It was my first immigration law office in Escondido.
I was barely in my third year of private practice. After winning some complicated cases for North San Diego County clients, I decided to open a full time center for local residents.
About three months into my lease, the building manager stopped by to talk with me about co-tenant complaints.
They were upset because my clients “made the waiting room look like a bus stop.”
The word immigrants was not mentioned.
The meaning was clear.
The immigration judge stared at me with one of those “Do you think I’m stupid?” looks.
He had asked me why my client had been placed in custody.
I explained my client was driving to church on a Sunday morning around 7:30 a.m. with his two U.S. citizen daughters when he was stopped by a police officer. The officer had passed my client driving in the opposite direction. He made a quick u-turn, put his lights on, and pulled him over. The officer said it looked like my client did not have his seat belt fastened.
Not believing me, the judge turned to the government attorney. His notes confirmed the seat belt story.
Will California move to the forefront of recognizing the many positive contributions of immigrants?
After all, as my mother used to say, “What’s good for the goose is good for the gander.”
And if Arizona insists on claiming state privileges regarding immigration policy, so can California.
According to a San Diego Union-Tribune news report earlier today, Escondido has become the first city in Southern California to integrate the help of immigration agents in local police activities. Escondido is located in Northern San Diego County.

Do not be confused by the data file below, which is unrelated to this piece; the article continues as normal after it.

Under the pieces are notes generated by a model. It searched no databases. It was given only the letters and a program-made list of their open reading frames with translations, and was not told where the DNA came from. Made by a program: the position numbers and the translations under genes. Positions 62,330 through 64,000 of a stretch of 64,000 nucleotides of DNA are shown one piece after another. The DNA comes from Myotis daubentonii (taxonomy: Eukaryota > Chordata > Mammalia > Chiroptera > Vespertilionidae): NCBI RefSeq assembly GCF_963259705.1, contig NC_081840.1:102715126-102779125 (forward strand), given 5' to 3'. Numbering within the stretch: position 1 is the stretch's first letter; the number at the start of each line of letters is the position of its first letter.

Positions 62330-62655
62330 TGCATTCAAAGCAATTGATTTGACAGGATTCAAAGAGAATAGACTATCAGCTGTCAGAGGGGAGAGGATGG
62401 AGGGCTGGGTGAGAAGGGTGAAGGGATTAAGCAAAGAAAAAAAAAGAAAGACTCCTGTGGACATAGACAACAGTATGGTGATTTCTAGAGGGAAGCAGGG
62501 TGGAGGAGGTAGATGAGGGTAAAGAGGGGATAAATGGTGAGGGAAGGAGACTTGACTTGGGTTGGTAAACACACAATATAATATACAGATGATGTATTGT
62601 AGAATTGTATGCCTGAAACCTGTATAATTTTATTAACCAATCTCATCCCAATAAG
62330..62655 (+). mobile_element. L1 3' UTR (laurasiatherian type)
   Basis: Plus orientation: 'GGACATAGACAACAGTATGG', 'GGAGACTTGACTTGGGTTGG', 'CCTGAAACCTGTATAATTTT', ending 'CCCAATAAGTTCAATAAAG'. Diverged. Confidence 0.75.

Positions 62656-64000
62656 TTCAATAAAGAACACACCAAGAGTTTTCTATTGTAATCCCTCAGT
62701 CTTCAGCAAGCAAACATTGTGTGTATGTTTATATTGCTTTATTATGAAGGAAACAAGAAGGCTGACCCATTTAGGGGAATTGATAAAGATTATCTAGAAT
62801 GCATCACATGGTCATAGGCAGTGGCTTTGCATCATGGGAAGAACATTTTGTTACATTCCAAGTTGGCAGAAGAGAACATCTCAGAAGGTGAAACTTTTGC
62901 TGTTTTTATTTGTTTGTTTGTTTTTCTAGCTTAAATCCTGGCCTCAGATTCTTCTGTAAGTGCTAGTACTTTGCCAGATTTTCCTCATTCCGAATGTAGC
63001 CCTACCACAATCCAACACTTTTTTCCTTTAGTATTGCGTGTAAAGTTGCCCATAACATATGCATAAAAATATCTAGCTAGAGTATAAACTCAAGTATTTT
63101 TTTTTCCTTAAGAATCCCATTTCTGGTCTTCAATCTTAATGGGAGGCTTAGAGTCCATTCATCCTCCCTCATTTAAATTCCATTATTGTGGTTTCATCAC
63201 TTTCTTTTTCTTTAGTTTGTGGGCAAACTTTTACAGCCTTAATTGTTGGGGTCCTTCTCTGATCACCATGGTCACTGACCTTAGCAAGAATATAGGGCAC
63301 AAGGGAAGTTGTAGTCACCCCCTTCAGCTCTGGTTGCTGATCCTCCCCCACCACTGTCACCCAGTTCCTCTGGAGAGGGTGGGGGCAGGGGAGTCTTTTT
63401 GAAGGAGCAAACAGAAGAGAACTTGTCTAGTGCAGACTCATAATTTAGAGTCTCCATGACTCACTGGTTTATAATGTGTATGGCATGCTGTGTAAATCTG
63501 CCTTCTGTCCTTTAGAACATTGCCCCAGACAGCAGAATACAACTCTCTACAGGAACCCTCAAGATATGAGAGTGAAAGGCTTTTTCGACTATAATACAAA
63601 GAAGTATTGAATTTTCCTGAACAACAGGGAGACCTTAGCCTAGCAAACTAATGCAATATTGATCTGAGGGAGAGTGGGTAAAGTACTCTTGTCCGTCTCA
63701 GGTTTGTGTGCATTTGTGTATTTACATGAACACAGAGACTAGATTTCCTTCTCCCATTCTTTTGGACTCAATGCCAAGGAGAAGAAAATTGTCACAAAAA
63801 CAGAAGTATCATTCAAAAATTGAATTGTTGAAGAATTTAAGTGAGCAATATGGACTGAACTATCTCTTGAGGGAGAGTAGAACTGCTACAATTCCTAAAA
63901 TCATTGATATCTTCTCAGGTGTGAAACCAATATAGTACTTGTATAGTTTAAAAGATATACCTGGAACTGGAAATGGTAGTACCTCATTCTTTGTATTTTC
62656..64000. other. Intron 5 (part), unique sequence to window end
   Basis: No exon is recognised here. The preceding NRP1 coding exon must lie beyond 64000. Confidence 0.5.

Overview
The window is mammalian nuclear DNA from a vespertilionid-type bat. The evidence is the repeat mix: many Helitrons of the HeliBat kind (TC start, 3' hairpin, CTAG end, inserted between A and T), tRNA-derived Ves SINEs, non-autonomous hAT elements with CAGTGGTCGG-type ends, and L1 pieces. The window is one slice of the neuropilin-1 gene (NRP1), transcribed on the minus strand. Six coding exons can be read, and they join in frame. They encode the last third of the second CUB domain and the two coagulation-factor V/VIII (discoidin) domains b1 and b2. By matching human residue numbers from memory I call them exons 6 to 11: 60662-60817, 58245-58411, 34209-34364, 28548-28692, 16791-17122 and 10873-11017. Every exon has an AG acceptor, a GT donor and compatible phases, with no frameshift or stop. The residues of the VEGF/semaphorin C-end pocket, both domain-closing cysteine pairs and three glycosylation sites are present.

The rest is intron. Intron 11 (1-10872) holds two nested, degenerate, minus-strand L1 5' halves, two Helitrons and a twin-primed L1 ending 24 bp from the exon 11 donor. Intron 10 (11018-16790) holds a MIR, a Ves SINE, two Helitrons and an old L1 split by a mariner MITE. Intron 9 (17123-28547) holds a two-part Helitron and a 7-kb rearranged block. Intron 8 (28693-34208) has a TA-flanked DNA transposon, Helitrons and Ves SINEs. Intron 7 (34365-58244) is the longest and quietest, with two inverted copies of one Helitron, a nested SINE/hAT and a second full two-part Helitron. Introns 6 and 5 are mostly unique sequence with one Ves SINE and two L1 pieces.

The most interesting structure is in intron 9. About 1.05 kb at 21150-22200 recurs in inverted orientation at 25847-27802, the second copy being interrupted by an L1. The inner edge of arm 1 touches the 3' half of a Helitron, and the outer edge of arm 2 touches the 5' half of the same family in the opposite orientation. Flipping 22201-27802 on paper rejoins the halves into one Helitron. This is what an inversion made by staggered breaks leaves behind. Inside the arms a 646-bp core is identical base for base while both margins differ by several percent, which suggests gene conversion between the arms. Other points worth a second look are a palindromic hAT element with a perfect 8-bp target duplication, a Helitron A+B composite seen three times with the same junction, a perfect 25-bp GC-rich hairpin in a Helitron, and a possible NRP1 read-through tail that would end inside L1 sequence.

The United States Immigration and Customs Enforcement (ICE) officers now work out of the Escondido Police Department offices and accompany police officers on certain calls. It is not clear which types of matters the ICE officers are tracking.
The debate over immigration reform, during the past week, exploded in Riverside County.
A decision by the Hemet City Council to endorse a hotly disputed and constitutionally defective Arizona law triggered other Inland Empire and Southwest Riverside cities to join the bandwagon.
Practicing immigration law in Riverside County, I’m glad immigration reform has become a leading issue. It’s long overdue.
But I’m disappointed at the negative twist it has taken.
It’s not quite summer, but the Riverside heat wave has already started.
Wild fires, the immigration variety, have erupted in cities and states across the nation.
The fires were lit by Arizona.
As a result, it was no surprise when the the immigration reform debate spread to the City of Hemet this week.
Actually, it was not the immigration debate which arrived in the small relatively unknown Southwest Riverside city. It was the anti-immigrant circus promoted by hate-based groups.
And like politicians in other places, the mayor of Hemet could not avoid the misguided temptation to grandstand for political purposes.